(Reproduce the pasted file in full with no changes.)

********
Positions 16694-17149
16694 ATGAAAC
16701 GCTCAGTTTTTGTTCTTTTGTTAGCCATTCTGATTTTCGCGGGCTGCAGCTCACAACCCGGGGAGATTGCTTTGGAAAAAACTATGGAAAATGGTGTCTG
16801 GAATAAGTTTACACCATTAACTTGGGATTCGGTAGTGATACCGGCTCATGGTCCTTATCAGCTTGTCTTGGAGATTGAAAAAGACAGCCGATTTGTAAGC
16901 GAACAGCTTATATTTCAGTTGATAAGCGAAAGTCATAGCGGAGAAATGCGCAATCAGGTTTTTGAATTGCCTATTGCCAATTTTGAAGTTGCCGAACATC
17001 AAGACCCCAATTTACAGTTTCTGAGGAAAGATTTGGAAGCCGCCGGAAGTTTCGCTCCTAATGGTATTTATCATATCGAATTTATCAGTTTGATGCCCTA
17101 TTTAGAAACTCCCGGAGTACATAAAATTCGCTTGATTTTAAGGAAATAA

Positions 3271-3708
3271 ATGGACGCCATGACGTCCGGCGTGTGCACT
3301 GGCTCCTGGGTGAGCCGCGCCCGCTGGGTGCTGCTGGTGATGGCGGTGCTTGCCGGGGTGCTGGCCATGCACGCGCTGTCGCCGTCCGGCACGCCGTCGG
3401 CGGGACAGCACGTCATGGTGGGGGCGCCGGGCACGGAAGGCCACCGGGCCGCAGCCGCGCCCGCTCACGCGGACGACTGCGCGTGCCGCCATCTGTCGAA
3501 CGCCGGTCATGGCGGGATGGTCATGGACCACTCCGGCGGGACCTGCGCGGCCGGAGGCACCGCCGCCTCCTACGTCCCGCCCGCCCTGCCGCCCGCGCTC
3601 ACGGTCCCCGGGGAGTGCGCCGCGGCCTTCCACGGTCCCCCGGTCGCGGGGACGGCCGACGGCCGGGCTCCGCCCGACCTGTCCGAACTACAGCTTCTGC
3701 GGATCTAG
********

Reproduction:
Positions 16694-17149
16694 ATGAAAC
16701 GCTCAGTTTTTGTTCTTTTGTTAGCCATTCTGATTTTCGCGGGCTGCAGCTCACAACCCGGGGAGATTGCTTTGGAAAAAACTATGGAAAATGGTGTCTG
16801 GAATAAGTTTACACCATTAACTTGGGATTCGGTAGTGATACCGGCTCATGGTCCTTATCAGCTTGTCTTGGAGATTGAAAAAGACAGCCGATTTGTAAGC
16901 GAACAGCTTATATTTCAGTTGATAAGCGAAAGTCATAGCGGAGAAATGCGCAATCAGGTTTTTGAATTGCCTATTGCCAATTTTGAAGTTGCCGAACATC
17001 AAGACCCCAATTTACAGTTTCTGAGGAAAGATTTGGAAGCCGCCGGAAGTTTCGCTCCTAATGGTATTTATCATATCGAATTTATCAGTTTGATGCCCTA
17101 TTTAGAAACTCCCGGAGTACATAAAATTCGCTTGATTTTAAGGAAATAA

Positions 3271-3708
3271 ATGGACGCCATGACGTCCGGCGTGTGCACT
3301 GGCTCCTGGGTGAGCCGCGCCCGCTGGGTGCTGCTGGTGATGGCGGTGCTTGCCGGGGTGCTGGCCATGCACGCGCTGTCGCCGTCCGGCACGCCGTCGG
3401 CGGGACAGCACGTCATGGTGGGGGCGCCGGGCACGGAAGGCCACCGGGCCGCAGCCGCGCCCGCTCACGCGGACGACTGCGCGTGCCGCCATCTGTCGAA
3501 CGCCGGTCATGGCGGGATGGTCATGGACCACTCCGGCGGGACCTGCGCGGCCGGAGGCACCGCCGCCTCCTACGTCCCGCCCGCCCTGCCGCCCGCGCTC
3601 ACGGTCCCCGGGGAGTGCGCCGCGGCCTTCCACGGTCCCCCGGTCGCGGGGACGGCCGACGGCCGGGCTCCGCCCGACCTGTCCGAACTACAGCTTCTGC
3701 GGATCTAG